For the Last Love. 

The first first love was when I was in eighth grade. You know the kind. The kind that makes you flush purple whenever you get a glance from them. The kind of Cady Heron, would be grateful for him to even ask me what day of the week it is infatuation. I asked him to dance at one of the fall mixers. He said no. The group of popular girls he was with laughed at me. I cried in my mom’s car on the way home, not even bothering to attach my seat belt.

The second first love was high school. We did a play together. He was everything I thought I wanted. One day he was asking people for gum and when I told him I had some, he hugged me. I carried that hug like a Holy Grail. I never asked for anything more. That was enough.

My third first love was in college. I saw him in the library and something shifted. I wanted to be around him all the time. Nothing made sense. I analyzed everything he said to me. We never went further than small hugs and high fives. That was enough.

Paralyzing, wretched fear. I was so afraid of doing anything, of getting hurt, that I worshipped from afar. I refused to see them as human, because that meant I would have to see myself as one too. I was too flawed, too weird, too damaged. Loving from a safe distance was enough.

Four years ago I decided that I had had enough of “safe” love, but I forgot to put my own boundaries in place. I threw myself into a love that was so all-consuming, so engulfing, that I completely forgot to see myself inside of it. When it fell apart, I fell apart too, because I hadn’t thought of what I needed to be within that love. In the need to be with this other person, I forgot to be my own. In the urge to take care of the one I desperately loved, I forgot to take care of myself. In the ashes, I realized I had a lot of work to do.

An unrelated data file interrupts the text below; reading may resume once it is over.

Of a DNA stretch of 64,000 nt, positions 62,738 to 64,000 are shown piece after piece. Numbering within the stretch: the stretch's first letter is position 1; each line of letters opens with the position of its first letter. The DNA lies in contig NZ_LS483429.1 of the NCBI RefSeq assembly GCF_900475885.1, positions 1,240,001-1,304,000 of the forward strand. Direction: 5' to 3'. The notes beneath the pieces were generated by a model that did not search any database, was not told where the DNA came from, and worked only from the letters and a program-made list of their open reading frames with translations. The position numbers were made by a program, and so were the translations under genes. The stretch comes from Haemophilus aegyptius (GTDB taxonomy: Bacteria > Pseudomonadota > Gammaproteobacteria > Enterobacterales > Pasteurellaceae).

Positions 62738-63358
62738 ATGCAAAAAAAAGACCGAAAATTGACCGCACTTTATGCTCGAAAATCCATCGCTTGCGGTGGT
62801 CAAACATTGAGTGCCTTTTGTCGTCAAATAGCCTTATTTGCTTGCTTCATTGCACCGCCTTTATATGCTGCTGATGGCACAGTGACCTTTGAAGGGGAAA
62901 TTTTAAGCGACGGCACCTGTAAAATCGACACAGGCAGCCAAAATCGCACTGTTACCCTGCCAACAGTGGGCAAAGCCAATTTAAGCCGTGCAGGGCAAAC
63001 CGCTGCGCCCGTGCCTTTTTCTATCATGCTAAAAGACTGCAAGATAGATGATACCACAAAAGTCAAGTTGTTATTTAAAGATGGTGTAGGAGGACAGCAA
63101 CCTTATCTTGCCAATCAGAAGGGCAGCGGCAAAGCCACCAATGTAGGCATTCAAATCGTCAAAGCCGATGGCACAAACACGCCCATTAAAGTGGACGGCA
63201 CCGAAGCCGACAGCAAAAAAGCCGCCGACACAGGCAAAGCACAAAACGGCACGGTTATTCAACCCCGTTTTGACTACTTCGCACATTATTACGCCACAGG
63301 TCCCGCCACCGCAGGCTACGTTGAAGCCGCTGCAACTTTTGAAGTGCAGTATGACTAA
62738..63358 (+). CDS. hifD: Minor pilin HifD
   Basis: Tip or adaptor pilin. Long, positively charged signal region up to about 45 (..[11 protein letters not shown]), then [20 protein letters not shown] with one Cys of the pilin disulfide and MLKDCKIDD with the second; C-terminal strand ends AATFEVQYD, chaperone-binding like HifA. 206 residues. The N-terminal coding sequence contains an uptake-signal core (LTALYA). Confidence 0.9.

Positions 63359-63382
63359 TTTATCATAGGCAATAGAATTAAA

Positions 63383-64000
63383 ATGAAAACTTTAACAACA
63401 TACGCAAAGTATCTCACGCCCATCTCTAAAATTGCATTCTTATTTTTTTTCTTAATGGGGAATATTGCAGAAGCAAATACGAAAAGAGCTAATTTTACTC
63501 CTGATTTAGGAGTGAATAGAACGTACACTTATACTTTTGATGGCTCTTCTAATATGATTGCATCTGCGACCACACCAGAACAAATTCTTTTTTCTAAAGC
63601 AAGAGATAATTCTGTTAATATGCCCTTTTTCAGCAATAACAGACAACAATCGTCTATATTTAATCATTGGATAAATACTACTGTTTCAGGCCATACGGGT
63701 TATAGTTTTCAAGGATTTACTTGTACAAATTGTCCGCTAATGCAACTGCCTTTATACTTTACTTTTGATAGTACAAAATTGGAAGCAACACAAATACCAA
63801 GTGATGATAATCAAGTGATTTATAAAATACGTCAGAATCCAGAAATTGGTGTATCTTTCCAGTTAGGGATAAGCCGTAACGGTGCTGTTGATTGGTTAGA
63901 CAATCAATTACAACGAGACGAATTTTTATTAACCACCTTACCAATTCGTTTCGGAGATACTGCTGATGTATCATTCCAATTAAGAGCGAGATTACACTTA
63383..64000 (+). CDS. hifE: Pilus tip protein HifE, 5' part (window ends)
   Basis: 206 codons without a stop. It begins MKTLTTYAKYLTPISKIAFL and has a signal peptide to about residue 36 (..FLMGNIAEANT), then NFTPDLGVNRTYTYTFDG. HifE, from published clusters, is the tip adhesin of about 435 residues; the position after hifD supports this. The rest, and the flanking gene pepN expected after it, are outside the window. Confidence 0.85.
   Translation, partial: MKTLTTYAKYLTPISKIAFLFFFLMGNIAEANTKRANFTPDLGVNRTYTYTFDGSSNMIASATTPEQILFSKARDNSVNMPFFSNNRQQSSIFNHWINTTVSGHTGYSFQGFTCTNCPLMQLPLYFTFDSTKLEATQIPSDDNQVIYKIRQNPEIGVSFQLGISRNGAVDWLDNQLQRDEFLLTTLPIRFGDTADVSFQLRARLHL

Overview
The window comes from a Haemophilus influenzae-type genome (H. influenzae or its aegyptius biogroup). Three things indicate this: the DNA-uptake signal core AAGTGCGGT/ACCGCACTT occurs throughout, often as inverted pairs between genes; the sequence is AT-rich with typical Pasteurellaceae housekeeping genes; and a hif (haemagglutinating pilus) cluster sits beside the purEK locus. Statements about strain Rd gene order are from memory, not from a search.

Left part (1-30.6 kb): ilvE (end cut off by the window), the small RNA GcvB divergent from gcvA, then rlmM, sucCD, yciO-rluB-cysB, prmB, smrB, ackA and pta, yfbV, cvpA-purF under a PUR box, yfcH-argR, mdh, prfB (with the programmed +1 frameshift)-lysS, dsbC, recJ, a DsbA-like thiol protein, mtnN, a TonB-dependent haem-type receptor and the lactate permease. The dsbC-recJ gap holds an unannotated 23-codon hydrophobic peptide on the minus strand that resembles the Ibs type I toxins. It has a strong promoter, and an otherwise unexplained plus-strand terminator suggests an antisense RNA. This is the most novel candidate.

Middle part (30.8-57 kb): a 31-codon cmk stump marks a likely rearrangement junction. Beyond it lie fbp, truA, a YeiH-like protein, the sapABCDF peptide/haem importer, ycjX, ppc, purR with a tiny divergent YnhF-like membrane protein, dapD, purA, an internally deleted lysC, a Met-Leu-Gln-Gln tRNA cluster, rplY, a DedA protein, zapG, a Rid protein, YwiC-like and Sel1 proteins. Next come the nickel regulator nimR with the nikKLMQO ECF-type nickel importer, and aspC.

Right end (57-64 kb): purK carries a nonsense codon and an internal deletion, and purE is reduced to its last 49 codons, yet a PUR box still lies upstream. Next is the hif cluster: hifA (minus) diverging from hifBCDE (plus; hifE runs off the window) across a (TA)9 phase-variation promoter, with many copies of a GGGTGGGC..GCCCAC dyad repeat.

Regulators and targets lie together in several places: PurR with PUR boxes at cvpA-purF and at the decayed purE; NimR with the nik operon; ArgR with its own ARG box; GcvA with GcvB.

So this isn’t actually about the first loves. This is about the last love. This is about the love that will carry me through to the end of my days.

I feel that promises and vows shouldn’t be saved for white dresses and flower boughs. Promises should be made now. Promises I intend to keep. I love myself enough now to keep these promises. 

I cannot promise I will be neat and tidy. Sometimes it will appear as if my laundry pile will become sentient. But I will try. I will try every day.

I can’t promise an even keel. I will be angry, emotional, sad, happy, doubled over in laughter and breaking down into your arms in a flood of tears. I promise to trust you with these emotions, because I know you are fearless enough to handle it. In return, I ask that you are brave enough to do the same for me.

I can’t promise I will be a flaw free partner, who is perfectly put together mentally and physically. I can promise that my flaws, the kind that are damaging and traumatic, are constantly being addressed and worked on with the help of professionals. If you are going through the same fears and doubts and trauma, I trust that you will love me and the possibility of us to work just as hard on your own mental health, and dismantle the patterns that destroy strong foundations.